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EEG Cortical Connectivity Analysis of Working Memory Reveals Topological Reorganization in Theta and Alpha Bands

EEG Cortical Connectivity Analysis of Working Memory Reveals Topological Reorganization in Theta and Alpha Bands

Authors: 
Zhongxiang Dai, Joshua de Souza, Julian Lim, Paul M. Ho, Yu Chen, Junhua Li, Nitish Thakor, Anastasios Bezerianos and Yu Sun
Year: 
2017
Journal: 
Frontiers in Human Neuroscience
Abstract:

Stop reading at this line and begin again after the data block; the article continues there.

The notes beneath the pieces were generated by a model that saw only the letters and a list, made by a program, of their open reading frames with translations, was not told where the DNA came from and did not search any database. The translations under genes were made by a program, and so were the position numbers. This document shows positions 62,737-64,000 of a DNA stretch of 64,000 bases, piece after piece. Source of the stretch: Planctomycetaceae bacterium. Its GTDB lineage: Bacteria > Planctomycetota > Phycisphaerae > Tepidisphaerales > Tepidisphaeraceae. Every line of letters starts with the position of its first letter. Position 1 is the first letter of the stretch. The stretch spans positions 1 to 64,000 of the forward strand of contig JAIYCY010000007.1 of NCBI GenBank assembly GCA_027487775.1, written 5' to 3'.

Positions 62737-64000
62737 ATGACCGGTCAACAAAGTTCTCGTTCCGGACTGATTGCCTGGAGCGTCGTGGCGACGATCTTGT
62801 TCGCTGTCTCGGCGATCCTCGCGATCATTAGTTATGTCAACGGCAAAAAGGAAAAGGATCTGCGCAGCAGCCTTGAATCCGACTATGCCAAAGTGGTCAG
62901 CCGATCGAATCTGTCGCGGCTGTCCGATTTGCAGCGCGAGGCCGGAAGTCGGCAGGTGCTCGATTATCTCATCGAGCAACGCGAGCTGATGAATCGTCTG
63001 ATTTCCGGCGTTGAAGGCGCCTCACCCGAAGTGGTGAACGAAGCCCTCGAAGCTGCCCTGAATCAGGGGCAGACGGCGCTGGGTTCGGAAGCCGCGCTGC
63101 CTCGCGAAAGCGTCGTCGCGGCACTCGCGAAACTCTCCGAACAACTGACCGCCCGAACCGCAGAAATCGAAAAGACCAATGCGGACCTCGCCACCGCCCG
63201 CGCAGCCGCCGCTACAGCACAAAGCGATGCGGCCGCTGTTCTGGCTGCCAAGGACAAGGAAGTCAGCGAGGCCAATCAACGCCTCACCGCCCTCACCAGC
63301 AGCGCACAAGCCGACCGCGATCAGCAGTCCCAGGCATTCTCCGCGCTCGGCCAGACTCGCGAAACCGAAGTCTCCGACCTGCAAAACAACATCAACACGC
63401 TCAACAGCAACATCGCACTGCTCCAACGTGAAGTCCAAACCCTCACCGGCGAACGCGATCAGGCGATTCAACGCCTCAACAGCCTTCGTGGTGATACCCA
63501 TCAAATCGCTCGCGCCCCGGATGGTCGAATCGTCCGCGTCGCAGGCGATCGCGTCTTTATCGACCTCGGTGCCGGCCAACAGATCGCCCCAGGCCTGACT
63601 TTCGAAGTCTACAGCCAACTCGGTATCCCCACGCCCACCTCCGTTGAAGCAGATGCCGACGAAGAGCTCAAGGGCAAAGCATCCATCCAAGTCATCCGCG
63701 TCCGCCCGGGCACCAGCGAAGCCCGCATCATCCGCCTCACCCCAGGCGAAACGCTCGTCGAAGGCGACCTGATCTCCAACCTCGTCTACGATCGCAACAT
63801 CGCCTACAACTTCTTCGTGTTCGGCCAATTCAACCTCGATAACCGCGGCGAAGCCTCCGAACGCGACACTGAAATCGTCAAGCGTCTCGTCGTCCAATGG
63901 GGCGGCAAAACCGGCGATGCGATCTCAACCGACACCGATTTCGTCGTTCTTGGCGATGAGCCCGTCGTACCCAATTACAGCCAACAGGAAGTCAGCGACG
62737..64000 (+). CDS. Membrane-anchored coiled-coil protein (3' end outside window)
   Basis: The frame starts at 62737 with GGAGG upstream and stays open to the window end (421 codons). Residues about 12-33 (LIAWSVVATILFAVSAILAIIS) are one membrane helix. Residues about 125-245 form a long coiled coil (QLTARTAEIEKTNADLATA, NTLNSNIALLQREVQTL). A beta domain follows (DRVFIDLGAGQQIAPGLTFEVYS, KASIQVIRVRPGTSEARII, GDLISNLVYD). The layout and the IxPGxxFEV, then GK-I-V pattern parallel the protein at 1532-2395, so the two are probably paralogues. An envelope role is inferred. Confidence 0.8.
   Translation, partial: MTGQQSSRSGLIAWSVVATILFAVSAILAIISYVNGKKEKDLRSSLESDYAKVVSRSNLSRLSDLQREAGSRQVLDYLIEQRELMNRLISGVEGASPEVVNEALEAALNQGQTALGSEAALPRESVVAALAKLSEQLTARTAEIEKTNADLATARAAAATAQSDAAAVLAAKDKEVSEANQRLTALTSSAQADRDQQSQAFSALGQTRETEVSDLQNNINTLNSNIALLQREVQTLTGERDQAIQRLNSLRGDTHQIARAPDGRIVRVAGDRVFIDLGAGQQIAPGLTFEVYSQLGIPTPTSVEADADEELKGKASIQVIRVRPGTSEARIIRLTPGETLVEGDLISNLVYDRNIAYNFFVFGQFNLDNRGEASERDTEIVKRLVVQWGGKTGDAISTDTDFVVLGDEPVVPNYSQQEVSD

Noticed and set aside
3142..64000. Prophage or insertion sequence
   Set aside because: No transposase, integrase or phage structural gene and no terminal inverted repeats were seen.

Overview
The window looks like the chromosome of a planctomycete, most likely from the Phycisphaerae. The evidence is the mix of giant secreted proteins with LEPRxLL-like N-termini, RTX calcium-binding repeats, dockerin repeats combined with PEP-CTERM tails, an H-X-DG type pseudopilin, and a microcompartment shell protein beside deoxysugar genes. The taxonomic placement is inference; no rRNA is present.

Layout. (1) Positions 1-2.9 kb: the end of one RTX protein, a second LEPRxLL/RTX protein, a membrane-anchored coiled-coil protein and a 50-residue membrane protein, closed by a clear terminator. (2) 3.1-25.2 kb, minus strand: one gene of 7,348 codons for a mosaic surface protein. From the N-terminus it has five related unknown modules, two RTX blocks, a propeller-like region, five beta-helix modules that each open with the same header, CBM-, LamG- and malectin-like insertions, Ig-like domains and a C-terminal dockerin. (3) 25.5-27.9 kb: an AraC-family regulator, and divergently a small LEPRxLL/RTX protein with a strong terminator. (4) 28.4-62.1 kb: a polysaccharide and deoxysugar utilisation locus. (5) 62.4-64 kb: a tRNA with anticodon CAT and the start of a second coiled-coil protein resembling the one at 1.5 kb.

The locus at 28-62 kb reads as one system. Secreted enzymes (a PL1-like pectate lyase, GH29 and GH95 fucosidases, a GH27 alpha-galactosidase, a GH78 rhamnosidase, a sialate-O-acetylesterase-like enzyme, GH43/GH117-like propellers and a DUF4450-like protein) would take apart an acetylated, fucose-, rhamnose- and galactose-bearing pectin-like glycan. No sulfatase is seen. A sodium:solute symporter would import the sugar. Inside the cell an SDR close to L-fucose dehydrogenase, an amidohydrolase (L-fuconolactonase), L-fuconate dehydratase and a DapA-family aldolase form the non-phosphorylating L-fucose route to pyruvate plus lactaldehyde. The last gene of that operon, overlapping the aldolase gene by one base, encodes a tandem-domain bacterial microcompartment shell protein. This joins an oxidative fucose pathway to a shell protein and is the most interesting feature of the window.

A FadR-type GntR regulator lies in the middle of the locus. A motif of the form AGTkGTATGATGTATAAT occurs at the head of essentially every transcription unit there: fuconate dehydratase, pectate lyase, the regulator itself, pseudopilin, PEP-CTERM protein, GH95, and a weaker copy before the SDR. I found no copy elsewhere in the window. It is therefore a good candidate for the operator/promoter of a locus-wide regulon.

Numerous studies have revealed various working memory (WM)-related brain activities that originate from various cortical regions and oscillate at different frequencies. However, multi-frequency band analysis of the brain network in WM in the cortical space remains largely unexplored. In this study, we employed a graph theoretical framework to characterize the topological properties of the brain functional network in the theta and alpha frequency bands during WM tasks. Twenty-eight subjects performed visual n-back tasks at two difficulty levels, i.e., 0-back (control task) and 2-back (WM task). After preprocessing, Electroencephalogram (EEG) signals were projected into the source space and 80 cortical brain regions were selected for further analysis. Subsequently, the theta- and alpha-band networks were constructed by calculating the Pearson correlation coefficients between the power series (obtained by concatenating the power values of all epochs in each session) of all pairs of brain regions. Graph theoretical approaches were then employed to estimate the topological properties of the brain networks at different WM tasks. We found higher functional integration in the theta band and lower functional segregation in the alpha band in the WM task compared with the control task. Moreover, compared to the 0-back task, altered regional centrality was revealed in the 2-back task in various brain regions that mainly resided in the frontal, temporal and occipital lobes, with distinct presentations in the theta and alpha bands. In addition, significant negative correlations were found between the reaction time with the average path length of the theta-band network and the local clustering of the alpha-band network, which demonstrates the potential for using the brain network metrics as biomarkers for predicting the task performance during WM tasks.

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